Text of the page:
I look with a strange feeling at these playfully constructed, smiling shores: it is uncomfortable to see this “dream,” the absence of any motion. Rarely do you see any human beings; animals not at all; only once did I hear a dog bark. No human busyness here; few signs of life. Besides watch boats, there are only little boats manned by two or three oarsmen, scurrying close to shore, and in them a snotty little boy or a near-sighted girl…. Where do the people hide? Why doesn’t one see work being done, carts, noise, shouts, shrieks, songs, in short: the boiling cauldron of life?
Goncharov’s flair for conveying the sense of “nonlife” a foreigner felt in secluded and unfamiliar Japan is highly original. As an observer he was the complete opposite of what Raymond Chandler referred to as “the schoolmarm at the snakedances.” In any case the admiral and his officers got nowhere, despite all their diplomatic efforts. The Pallada made for Shanghai, where the Russians gloomily observed the sensational results of the British opium trade, the boom in business it had engendered, the demoralization of the Chinese, and the lapse of the Celestial Empire into anarchy and civil war.* But for Goncharov all such matters take second place to a concentration on important matters such as food, drink, and the fact that places that should be hot turn out to be cold and miserable, and sometimes vice versa. Tea, in China, is unexpectedly but wholly disgusting, worse even than English tea. A drawback, too, is the new fad of canning, by which one can obtain “ready-to-eat, hermetically sealed provisions in tins, of every kind.”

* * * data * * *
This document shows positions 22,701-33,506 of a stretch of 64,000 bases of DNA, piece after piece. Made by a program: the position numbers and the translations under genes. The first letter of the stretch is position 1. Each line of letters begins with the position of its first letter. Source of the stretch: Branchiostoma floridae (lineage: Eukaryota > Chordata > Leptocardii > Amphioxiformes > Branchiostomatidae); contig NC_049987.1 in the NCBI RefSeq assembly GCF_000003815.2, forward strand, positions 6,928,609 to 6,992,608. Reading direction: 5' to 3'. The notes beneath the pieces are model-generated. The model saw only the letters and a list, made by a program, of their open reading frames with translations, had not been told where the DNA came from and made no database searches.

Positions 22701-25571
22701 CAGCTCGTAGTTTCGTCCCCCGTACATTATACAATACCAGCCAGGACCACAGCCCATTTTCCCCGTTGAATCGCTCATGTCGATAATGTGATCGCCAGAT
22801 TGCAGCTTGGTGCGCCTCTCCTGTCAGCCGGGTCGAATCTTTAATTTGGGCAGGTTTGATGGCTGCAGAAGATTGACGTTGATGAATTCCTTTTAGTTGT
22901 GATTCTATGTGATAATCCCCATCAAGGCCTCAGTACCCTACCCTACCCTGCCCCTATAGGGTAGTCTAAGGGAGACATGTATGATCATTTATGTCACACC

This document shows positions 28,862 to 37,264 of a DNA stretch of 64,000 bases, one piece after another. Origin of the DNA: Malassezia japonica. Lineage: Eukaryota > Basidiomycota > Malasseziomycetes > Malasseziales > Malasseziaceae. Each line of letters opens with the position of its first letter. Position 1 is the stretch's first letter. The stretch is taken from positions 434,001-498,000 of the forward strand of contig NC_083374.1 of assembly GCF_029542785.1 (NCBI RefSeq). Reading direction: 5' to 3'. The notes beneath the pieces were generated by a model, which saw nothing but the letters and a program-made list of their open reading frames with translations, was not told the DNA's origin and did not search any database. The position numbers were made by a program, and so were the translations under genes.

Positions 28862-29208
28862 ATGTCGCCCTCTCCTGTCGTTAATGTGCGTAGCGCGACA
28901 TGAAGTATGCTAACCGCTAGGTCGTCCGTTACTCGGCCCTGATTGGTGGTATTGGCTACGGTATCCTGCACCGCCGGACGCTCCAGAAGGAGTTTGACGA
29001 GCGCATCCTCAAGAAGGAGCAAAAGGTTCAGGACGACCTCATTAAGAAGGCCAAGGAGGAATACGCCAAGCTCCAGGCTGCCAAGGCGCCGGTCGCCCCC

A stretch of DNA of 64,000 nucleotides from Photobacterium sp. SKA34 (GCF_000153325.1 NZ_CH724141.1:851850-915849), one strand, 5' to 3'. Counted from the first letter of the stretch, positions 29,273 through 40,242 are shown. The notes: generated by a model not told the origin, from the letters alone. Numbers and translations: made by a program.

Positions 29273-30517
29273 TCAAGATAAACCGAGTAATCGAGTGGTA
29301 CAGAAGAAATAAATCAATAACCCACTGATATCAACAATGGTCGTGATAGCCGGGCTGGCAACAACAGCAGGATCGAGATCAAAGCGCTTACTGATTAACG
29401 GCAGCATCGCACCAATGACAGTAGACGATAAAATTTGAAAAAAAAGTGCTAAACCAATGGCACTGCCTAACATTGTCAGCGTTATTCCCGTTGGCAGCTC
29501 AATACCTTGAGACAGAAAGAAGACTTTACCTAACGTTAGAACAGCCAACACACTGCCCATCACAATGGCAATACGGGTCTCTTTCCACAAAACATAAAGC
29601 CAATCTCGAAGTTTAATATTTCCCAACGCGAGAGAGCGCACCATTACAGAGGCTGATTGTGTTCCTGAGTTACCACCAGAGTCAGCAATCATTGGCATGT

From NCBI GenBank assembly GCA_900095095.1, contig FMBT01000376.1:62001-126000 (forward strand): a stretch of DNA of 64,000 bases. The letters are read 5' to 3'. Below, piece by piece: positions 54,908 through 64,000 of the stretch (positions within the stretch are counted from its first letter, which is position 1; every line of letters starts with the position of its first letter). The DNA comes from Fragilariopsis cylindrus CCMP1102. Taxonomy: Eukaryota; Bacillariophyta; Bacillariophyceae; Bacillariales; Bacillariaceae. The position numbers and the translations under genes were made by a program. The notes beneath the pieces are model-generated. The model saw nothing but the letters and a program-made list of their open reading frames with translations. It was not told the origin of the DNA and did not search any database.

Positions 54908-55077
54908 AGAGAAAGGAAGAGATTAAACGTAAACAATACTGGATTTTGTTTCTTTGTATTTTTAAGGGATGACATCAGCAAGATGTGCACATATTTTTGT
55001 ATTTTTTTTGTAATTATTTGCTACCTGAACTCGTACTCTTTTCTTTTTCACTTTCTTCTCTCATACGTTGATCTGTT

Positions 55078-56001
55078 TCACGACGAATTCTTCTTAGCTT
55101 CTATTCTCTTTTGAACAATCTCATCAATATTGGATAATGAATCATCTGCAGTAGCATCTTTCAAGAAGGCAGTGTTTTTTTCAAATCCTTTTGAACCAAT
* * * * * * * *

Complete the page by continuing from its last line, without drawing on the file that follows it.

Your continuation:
A good idea, but what is it really? It turns out that some of these preserves really cannot be eaten; the dealers take advantage of the trust of the buyers; one cannot check what is inside. One cannot open each tin, tightly sealed with lead. Later on, at sea, it turns out that the beef tastes like veal, the veal like fish, the fish like eggs, and everything like God knows what. Often it looks and smells uniformly the same. It is said that the French make better preserves. We bought ours in England.
Goncharov is good at establishing, across the years, a sort of elephantine intimacy with the reader by means of comments like these. The contents of cans then and now are probably not so very different. Perhaps Goncharov regretted the stuff during the hardships of his snowy way back to Irkutsk, perhaps not. The reader, at any rate, after this lapse of time, can check what is inside his book and find it sound, substantial, and flavorsome.
March 3, 1988
The book contains what must be the first mention in print of the cheongsam, the slit skirt, for the author-onlooker observes that he had seen many Chinese ladies decorously swathed to the neck who nonetheless vouchsafed startling and intimate glimpses. ↩